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Lack of warning signs for the presence of liquid nitrogen and an asphyxiation hazard at the entrance to the freezer room from the loading dock (left) and clean room (right). (Credit: CSB and Messer)

Washington — Chemical facilities that handle hazardous gases or cryogenic asphyxiants such as liquid nitrogen should maintain atmospheric monitoring and alarm systems and educate workers on hazards.

The recommendations are part of a recently released final report from the Chemical Safety Board on a fatal January 2021 liquid nitrogen release at the Foundation Food Group Inc. poultry processing plant in Gainesville, GA.

Six workers died and four others sustained serious injuries after a freezer malfunctioned and released colorless, odorless liquid nitrogen into the air, displacing the oxygen in the room.

Investigators found that multiple workers who entered the freezer room after their shift started to check on co-workers had never received training on the fatal effects of nitrogen exposure. The facility also lacked air monitoring and alarm devices that might have cautioned workers against entering the room.

“Workers were not aware of the deadly consequences of a liquid nitrogen release – ultimately, trying to save their colleagues led to them sacrificing their own lives,” CSB investigator-in-charge Drew Sahli said in a press release. “This is a known hazard, and better training and communication could have prevented such a tragedy.”

The report offers multiple safety lessons, including:

  • Processes and equipment that involve hazardous materials should be designed robustly enough that the failure of a single component cannot result in a catastrophic incident.
  • Designating competent and resourced staff with responsibility over specific safety programs is key to ensuring effective process safety. Management must be knowledgeable and involved in each of these safety programs to provide effective oversight.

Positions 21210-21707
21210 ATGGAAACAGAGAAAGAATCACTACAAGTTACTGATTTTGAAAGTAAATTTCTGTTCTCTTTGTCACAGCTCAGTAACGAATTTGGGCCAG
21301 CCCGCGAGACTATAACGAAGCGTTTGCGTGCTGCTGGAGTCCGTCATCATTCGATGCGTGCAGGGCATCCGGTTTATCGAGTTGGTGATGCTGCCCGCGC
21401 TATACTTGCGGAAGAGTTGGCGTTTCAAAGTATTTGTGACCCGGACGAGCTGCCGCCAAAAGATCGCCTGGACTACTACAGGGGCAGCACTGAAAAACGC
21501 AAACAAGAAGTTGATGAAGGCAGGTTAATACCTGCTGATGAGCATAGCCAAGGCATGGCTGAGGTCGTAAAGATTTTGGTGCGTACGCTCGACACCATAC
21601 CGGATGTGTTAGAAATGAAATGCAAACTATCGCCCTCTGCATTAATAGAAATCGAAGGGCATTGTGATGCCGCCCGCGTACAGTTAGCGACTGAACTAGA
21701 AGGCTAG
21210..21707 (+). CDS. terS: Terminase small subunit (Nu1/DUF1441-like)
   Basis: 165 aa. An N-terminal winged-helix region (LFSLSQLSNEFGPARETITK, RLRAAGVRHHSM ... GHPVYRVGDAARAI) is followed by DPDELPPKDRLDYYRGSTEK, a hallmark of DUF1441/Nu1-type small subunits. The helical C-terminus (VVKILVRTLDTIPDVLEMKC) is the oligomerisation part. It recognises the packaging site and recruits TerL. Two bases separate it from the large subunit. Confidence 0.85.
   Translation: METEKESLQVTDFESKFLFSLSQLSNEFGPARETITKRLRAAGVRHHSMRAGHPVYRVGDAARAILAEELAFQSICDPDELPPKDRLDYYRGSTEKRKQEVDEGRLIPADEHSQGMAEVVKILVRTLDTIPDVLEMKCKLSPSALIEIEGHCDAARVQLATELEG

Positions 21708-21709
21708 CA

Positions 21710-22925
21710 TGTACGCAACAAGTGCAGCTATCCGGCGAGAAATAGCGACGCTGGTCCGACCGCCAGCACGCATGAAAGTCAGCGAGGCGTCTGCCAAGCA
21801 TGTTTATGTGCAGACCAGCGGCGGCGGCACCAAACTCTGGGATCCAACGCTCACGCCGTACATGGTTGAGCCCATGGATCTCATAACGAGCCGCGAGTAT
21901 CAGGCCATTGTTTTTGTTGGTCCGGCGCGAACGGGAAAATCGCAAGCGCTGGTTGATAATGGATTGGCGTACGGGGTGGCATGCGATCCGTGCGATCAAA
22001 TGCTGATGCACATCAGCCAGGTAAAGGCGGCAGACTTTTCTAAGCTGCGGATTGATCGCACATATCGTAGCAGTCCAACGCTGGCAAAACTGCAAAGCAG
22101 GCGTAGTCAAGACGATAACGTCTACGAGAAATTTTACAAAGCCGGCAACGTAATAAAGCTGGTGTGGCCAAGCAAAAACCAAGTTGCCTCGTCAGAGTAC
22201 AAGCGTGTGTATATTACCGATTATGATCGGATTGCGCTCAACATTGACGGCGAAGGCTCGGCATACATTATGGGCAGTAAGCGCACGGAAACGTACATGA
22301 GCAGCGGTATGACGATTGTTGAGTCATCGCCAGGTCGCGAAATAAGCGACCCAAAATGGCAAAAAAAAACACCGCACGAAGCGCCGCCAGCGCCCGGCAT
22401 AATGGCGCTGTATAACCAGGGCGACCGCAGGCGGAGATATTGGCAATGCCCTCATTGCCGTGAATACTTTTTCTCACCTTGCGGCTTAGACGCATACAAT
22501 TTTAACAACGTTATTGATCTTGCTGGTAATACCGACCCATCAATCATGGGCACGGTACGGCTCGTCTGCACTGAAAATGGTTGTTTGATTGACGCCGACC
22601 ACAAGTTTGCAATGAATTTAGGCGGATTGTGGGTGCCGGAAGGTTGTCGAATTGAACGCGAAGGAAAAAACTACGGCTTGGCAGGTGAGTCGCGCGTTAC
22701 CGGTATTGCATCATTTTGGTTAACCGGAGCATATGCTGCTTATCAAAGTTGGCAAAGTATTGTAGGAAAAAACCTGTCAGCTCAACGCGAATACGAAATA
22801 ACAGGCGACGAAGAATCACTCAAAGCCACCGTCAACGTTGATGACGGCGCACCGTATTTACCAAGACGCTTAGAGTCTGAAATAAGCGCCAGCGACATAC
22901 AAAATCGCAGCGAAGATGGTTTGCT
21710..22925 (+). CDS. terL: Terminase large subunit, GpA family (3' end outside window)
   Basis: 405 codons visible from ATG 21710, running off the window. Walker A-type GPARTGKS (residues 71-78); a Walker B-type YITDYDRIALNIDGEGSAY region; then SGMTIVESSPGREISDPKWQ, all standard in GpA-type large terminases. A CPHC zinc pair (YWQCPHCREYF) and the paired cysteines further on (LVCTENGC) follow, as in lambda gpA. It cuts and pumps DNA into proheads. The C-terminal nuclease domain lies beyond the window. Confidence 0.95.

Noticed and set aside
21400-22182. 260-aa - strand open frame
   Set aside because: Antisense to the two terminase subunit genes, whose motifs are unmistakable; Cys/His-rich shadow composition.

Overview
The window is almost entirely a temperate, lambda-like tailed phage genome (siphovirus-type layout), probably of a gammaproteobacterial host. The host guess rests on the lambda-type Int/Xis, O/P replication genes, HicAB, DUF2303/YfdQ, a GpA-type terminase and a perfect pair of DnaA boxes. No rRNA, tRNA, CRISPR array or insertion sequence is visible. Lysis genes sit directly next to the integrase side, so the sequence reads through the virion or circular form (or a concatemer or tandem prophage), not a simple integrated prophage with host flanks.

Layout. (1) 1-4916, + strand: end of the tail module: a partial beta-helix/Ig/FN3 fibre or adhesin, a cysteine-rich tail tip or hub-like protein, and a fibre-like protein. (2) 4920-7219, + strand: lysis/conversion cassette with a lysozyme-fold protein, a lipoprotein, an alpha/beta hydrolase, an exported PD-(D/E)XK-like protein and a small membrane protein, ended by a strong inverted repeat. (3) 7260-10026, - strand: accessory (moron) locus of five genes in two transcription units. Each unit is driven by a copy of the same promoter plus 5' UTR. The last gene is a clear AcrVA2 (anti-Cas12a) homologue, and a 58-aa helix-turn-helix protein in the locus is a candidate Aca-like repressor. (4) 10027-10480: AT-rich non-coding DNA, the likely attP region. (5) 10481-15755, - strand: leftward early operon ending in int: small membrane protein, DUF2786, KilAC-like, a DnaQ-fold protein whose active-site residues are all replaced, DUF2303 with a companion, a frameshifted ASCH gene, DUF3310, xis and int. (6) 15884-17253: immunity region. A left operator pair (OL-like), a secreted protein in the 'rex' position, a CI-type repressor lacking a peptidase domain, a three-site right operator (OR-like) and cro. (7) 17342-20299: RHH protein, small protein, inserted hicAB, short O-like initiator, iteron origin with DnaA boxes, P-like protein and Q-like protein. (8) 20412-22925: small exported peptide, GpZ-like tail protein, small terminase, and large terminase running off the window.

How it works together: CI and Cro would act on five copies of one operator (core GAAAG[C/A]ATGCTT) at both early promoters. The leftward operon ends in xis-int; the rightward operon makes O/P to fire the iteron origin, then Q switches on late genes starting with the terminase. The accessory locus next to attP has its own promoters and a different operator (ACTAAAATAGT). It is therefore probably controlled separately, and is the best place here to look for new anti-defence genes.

• Organizations must be cognizant of the hazards posed by the chemicals they handle and should implement effective process safety management systems to control process safety risks.

Further, CSB calls on OSHA to issue a national standard addressing hazards related to the storage, use, and/or handling of liquid nitrogen and other cryogenic asphyxiants. CSB also recommends OSHA include liquid nitrogen in its Regional Emphasis Programs for poultry processing and food manufacturing.

“CSB’s recommendations are important for preventing incidents involving liquid nitrogen and lessening their severity if they do occur,” CSB Chair Steve Owens said in the release. “The hazards of liquid nitrogen must be clearly communicated to workers, and the safety management systems for operations that use liquid nitrogen must be improved.”


McCraren Compliance offers many opportunities in safety training to help circumvent accidents. Please take a moment to visit our calendar of classes to see what we can do to help your safety measures from training to consulting.

Original article published by Safety+Health an NSC publication

Chemical Safety Board calls for changes to OSHA’s PSM standard

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Photo: Chemical Safety Board

Washington — OSHA should amend its guidance on the control of reactive hazards element of its standard on process safety management of highly hazardous chemicals (1910.119), the Chemical Safety Board says.

CSB makes 15 recommendations, while outlining additional concerns, in a recently released final report on a deadly December 2020 chemical explosion at the Optima Belle facility in Belle, WV. One worker died after the explosion of a dryer that was removing water from the compound. The blast also led to serious property damage and a shelter-in-place order for the surrounding community.

According to the report, the dryer was over-pressurized in part because facility management “did not adequately understand the potential for, analyze the hazards of, or detect and mitigate the self-accelerating thermal decomposition reaction.” In addition, the company for which the facility was producing the chemical didn’t transmit sufficient PSM data to Optima Belle, and both organizations had “ineffective” PSM systems.

CSB renewed its call for OSHA to “broaden” the PSM standard “to cover reactive hazards resulting from process-specific conditions and combinations of chemicals,” as well as hazards from self-reactive chemicals.

The report details six safety lessons for the industry: